- Remembering that low blood sugar, hypoglycemia, can mimic the beginning feelings of a panic attack, carry a healthy snack with you that has a nice combination of protein and complex carbs. [Check out this podcast by Dr. Kristen Allot about why this is so incredibly important.]
- Minimize or, ideally, eliminate caffeine. Drink water. Enjoy water. Did I mention water? [Information]
Remaining article in this series:
- Panic Attacks Part 4: Time To Tune Into Your Early Warning System (coming soon)
Panic & Time Magazine's "How to Increase Mental Toughness: 4 Secrets From Navy SEALs and Olympians" by Eric Barker
Panic. Our body’s ability to prime itself for a life-saving level of physical response, “fight or flight,” is a gift. It allows us to summon every possible physical resource we have to save ourselves from a physical threat. But, when the threat is imagined or emotional, it feels really yucky to be in physical panic mode. This is especially true because our bodies, in that moment, experience temporary physical changes (i.e. increased heart rate, quick & shallow breathing, increased blood circulation to muscles, decreased blood circulation to the “rational” part of your brain, etc. Click image on the right for more details.) that can feel scary if we don’t understand why it’s happening. However, our body naturally knows how to shift out of this mode when the perception of the threat is gone. Of course, because being in that high alert mode has our body burning off a great deal of our energy in a short amount of time, we’re left feeling exhausted in the aftermath, even if we didn’t actually fight or flee.
(If you can’t see the embedded video at the top of this page, click on the following link for the article and scroll down to the second video on the page that’s titled, “Navy SEALs Mental Training.”) The video displayed at the top of this page and accompanying article explains our body’s normal fight, flight, or freeze response and ways that the Navy SEALs and Olympic athletes train to have as much control as possible over preventing their bodies from triggering this response when they don’t want it.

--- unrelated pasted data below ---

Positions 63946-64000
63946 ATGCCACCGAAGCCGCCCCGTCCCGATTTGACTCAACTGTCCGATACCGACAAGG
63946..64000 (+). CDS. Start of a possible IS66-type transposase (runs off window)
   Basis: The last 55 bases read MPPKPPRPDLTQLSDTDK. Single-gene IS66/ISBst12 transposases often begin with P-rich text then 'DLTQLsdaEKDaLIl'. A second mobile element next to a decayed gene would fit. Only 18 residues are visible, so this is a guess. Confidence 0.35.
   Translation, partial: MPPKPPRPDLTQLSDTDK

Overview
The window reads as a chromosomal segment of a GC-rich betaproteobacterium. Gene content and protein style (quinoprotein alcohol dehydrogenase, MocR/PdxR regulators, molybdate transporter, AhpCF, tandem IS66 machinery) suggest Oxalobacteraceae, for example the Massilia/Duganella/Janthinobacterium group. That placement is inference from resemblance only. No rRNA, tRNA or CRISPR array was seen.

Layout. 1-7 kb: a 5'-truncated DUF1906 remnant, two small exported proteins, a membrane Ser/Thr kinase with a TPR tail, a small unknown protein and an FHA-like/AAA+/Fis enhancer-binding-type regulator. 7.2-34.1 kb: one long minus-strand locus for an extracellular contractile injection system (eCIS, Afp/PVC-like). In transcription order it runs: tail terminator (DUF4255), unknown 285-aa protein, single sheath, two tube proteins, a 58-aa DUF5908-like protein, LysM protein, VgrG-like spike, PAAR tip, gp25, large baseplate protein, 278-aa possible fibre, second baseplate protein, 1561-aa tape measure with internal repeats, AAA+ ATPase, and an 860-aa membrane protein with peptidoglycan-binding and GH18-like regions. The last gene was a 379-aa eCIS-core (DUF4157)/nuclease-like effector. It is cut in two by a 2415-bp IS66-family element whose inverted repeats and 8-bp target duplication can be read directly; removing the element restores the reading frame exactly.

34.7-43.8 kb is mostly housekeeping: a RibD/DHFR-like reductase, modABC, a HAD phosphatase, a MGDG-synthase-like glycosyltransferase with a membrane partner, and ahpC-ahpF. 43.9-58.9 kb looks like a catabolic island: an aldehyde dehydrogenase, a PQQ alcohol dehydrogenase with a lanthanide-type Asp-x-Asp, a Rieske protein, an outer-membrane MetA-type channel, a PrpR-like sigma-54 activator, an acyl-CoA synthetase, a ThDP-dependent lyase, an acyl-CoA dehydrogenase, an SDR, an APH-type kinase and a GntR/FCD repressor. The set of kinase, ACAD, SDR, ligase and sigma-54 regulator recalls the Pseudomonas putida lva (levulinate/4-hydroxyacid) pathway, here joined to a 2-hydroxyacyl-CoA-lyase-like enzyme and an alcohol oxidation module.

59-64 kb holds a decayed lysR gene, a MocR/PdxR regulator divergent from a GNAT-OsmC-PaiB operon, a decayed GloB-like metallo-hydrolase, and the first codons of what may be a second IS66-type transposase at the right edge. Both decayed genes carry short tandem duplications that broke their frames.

Emphasis is on understanding the biology behind what is happening in our bodies when we experience fear and then using four basic skills to help our minds not be unnecessarily controlled by fear and panic:
- Positive Self-Talk
- Goal Setting
- Practice Visualization
- Use Simulations (practice)
All of these techniques are key components to CBT (Cognitive and Behavioral Therapy) and are used in therapy sessions with clients every day to treat both excessive anxiety as well as depression. And, if you struggle with “panic attacks”, the fight, flight, or freeze response is technically what is happening in your body (this involves the amygdala, hypothalamus, and adrenaline). It is a normal body function that is being triggered when there is the perception of a threat and prepares us to cope with life threatening situations. However, when it comes to fear, our minds don’t differentiate between physical threats and mental/emotional threats. But, the reality is that that the fight, flight, or freeze response isn’t very helpful when it comes to dealing with mental/emotional threats. So, the better we can use coping skills to prevent ourselves from the panicking, the more success we will have in coping with the challenges we face.
The video also mentions using relaxation breathing as the primary method of quickly recovering from when our fight, flight, or freeze response has been triggered. It talks about how particularly long exhales mimic our body’s normal relaxation mode (which is a new idea for me, I’ll have to find the time to look into the research on that point) and that the increase in oxygen in the bloodstream helps get the more logical, frontal cortex of the brain re-engaged so that you can think through your situation more rationally.
So, the next time you happen to be working on improving your CBT skills, just remember that if it works for the intense challenges that Navy SEALs and Olympic athletes face during actual physical threats, with practice, it will work for you when you’re working on not freaking out about having to do something in every day life like public speaking or taking a trip to the grocery store.